The annual wildfires have contributed immensely to the deforestation and land degradation of the Ghana's tranisitional zone. Wildfire is a well-known contributor to the forests destructions, biodiversity and wildlife habitat loss, and contributes to food insecurity in the area, as many food produce and farms burn every fire season. The riparian forests are almost completely depleted resulting in pollution and drying of rivers and streams during dry seasons.
As student volunteers, we conducted scientific research using consultative processes and participatory approaches to understand the causes of ritual occurrence of wildfires within the Chiraa community, where most wildfires originate in the semi-arid zone of the Brong Ahafo Region. The study revealed that the principal causes of wildfires in the area is through slash and burn system of farming, and that many of the forest fringe communities do not have fire volunteers to assist controlled burning, wildfire awareness/sensitisation is gradually diminishing in the region. The study also revealed that when communities do have fire volunteers, they tend to be elderly men and women who lack physical strength and logistics to operate efficiently. The average age of volunteers ranges from sixty four (64) to eighty (80) years.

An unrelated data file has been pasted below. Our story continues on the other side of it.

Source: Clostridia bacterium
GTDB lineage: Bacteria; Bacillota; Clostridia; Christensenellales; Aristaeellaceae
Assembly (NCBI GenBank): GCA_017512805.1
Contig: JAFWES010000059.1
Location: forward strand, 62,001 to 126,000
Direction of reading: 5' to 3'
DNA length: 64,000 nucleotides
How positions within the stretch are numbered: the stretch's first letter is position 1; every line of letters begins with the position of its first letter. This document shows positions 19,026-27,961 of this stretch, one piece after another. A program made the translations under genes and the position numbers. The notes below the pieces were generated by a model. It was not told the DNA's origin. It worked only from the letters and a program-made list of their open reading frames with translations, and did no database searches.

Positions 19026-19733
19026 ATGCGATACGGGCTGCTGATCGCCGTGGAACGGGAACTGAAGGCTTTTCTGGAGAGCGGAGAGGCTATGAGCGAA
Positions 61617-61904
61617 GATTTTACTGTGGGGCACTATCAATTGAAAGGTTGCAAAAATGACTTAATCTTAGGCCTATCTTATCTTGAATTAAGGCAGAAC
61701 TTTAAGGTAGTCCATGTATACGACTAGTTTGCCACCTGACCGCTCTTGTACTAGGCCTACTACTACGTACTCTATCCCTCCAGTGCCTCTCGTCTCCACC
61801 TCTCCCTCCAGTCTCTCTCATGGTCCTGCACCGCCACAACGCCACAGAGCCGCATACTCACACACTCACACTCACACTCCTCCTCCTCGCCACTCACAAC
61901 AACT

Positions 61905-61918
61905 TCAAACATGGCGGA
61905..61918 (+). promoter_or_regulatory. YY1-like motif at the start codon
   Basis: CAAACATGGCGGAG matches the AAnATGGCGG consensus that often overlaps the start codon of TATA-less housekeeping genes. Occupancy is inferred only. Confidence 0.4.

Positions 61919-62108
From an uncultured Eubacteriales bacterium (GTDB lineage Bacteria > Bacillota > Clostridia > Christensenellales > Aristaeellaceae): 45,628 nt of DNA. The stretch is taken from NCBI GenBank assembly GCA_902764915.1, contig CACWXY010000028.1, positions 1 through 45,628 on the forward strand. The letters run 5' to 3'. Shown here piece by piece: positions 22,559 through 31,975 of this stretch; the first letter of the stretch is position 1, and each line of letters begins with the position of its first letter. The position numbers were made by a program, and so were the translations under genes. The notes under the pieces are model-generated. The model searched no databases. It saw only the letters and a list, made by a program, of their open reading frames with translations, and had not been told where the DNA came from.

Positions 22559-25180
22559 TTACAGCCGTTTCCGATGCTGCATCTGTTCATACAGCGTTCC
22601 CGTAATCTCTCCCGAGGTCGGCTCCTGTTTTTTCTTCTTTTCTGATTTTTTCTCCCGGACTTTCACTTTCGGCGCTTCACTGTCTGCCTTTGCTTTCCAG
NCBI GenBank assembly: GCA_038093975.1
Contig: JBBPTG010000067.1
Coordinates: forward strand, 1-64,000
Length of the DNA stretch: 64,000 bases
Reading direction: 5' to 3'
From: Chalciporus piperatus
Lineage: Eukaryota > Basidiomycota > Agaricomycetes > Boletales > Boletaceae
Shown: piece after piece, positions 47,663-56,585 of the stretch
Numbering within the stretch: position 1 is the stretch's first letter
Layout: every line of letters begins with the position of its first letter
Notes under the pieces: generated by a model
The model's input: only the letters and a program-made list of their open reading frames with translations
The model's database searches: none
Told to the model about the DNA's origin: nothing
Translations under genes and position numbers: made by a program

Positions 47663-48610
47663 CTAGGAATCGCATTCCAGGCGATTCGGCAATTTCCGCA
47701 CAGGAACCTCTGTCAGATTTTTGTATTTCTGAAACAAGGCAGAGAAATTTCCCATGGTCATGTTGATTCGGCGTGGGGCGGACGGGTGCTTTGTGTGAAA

In an effort to forestall the unfortunate consequences of wildfire, we facilitated multi-stakeholder collaboration between the Ghana National Fire Service, Ministry of Food and Agriculture (MOFA), Faculty of Forest Resources Technology of KNUST, Brong Ahafo Regional Coordinationg Council, Sunyani Municipal Health Service and Traditional and Opinion leaders within Chiraa community to create environmental awareness and training of the communities in wildfire management and sustainable farming practices.
Community Fire Management Project